The trauma of the two back-to-back incidents was hard for Tilden to overcome and ultimately ended his career. He died just four years later. However, it didn’t take long for people to recognize once again just what an important sporting legend he had been. In 1959, Tilden was inducted into the International Tennis Hall of Fame. And even today, nearly 100 years after his time in the spotlight, the tennis great is still recognized not just for his wins and records but also for his impactful representation of gay men in athletics and the way he ultimately helped to broaden the field and make every sport a bit more welcoming for LGBTQ+ individuals.
In his own words: “Tennis is more than just a sport. It’s an art, like the ballet. Or like a performance in the theater. When I step on the court I feel like Anna Pavlova. Or like Adelina Patti. Or even like Sarah Bernhardt. I see the footlights in front of me. I hear the whisperings of the audience. I feel an icy shudder. Win or die! Now or never! It’s the crisis of my life.”
The Groundbreaker: Christine Jorgensen (1926 – 1989)
For a period in the early 1950s, Christine Jorgensen wasn’t just one of the most famous women in America — she was the most famous and well-known transgender woman in the world. A model for transgender representation and inclusion, Jorgensen not only introduced the concept of gender identity to the masses, but she also worked tirelessly throughout her life to educate and promote transgender acceptance and equality.
Born in the Bronx in 1926, Jorgensen identified as female at an early age — in a time when gender identity was rarely discussed and not well understood. Bullied by her classmates, Jorgensen channeled all her feelings and emotions into her first true love: photography. At the age of 19, she was taking classes at the New York Institute of Photography and planned to dedicate her life to the practice. But all that changed when she was drafted into the military for World War II. Because of her small, light frame, she ended up serving as a clerk in Fort Dix, New Jersey.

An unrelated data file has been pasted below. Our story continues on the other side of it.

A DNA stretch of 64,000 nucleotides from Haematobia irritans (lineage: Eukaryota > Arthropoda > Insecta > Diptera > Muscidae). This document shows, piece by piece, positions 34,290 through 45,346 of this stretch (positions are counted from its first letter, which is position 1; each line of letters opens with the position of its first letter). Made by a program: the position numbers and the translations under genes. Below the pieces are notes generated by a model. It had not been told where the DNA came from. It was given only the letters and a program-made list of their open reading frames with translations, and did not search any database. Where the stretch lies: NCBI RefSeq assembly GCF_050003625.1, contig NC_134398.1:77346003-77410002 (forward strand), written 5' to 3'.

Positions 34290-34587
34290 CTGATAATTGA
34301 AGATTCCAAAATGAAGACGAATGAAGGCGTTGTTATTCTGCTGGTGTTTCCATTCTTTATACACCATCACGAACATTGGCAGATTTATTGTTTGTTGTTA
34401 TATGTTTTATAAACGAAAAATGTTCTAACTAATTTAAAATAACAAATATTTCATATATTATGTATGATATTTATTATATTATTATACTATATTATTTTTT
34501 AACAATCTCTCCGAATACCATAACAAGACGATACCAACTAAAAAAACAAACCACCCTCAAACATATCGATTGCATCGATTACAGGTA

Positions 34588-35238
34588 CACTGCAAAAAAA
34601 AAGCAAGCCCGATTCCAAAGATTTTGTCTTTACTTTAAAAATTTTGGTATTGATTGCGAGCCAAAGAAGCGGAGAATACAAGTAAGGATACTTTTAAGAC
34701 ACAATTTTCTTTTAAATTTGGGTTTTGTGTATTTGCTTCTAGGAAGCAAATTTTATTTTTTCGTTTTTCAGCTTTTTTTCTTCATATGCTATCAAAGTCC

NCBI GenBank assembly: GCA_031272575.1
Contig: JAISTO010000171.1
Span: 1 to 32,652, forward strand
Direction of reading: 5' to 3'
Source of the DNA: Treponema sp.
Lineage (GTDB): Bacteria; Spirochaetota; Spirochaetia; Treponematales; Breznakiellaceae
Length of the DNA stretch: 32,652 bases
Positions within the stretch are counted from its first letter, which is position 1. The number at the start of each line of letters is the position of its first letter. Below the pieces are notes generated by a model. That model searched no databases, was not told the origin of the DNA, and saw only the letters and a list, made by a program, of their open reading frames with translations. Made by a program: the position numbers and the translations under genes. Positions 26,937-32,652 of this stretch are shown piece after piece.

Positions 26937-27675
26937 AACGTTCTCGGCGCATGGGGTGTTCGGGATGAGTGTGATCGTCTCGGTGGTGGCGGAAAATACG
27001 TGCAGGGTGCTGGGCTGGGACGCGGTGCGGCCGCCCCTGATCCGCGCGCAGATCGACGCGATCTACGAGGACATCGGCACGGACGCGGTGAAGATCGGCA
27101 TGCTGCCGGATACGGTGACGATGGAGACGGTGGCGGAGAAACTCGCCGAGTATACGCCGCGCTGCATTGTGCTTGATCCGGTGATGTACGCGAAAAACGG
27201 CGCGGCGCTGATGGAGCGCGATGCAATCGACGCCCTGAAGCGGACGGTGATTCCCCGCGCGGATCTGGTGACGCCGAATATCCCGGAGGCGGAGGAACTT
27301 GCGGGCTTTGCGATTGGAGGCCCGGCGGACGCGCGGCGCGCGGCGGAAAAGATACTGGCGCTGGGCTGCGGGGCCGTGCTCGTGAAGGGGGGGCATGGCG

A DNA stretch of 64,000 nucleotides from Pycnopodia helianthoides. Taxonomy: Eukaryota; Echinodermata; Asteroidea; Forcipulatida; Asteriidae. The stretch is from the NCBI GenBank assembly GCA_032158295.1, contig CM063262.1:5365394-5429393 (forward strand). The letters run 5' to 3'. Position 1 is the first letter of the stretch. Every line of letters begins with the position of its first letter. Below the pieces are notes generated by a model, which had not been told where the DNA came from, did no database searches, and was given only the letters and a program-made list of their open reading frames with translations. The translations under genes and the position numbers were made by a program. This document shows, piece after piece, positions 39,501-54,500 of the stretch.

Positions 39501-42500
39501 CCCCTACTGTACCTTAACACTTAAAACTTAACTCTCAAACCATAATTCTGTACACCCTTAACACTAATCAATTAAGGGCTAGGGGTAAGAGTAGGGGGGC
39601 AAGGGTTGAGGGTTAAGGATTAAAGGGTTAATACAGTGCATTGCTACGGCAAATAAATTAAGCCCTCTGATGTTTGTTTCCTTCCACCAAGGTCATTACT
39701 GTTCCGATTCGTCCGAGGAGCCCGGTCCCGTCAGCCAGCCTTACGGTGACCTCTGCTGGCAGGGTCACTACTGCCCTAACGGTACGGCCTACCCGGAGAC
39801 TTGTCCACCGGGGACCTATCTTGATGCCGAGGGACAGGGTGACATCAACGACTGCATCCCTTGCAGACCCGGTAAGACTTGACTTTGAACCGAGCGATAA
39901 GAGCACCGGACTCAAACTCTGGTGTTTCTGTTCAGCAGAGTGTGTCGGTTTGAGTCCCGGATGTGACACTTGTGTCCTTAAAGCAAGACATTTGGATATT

When she was ultimately discharged from military service, Jorgensen began studying to become a dental hygienist. It was also during this period, however, that she first heard about some of the first-ever sexual reassignment surgeries which were being done at the time in Europe. She researched the procedures extensively, began taking estrogen, and ultimately decided she should go through with the treatment. Jorgensen flew to Copenhagen, met her physician — Dr. Christian Hamburger — and was later said to be “thrilled” with the success of the procedure.
Jorgensen excitedly wrote to friends back home telling them about the surgery and sharing photos of her change — and in an unexpected twist, her story was leaked to the press where it became front-page news. When she stepped off a plane a few months later to return to the states, she had become one of the first openly-transgender women in the world. Unable to carry on with her dental studies or photography, Jorgensen instead decided to embrace and promote her story, writing magazine articles, doing press interviews and writing and publishing her autobiography. Its release led to more TV and radio appearances, driving Jorgensen to then even further capitalize on her newfound fame by launching a new career as an actress and nightclub singer.
A star of incredible renown throughout her life, she consistently used her public platform to advocate for transgender rights, give lectures, appear on talk shows, and become a model for transgender representation to countless transgender individuals who saw themselves in her story.
In her own words: “We didn’t start the sexual revolution but I think we gave it a good kick in the pants!”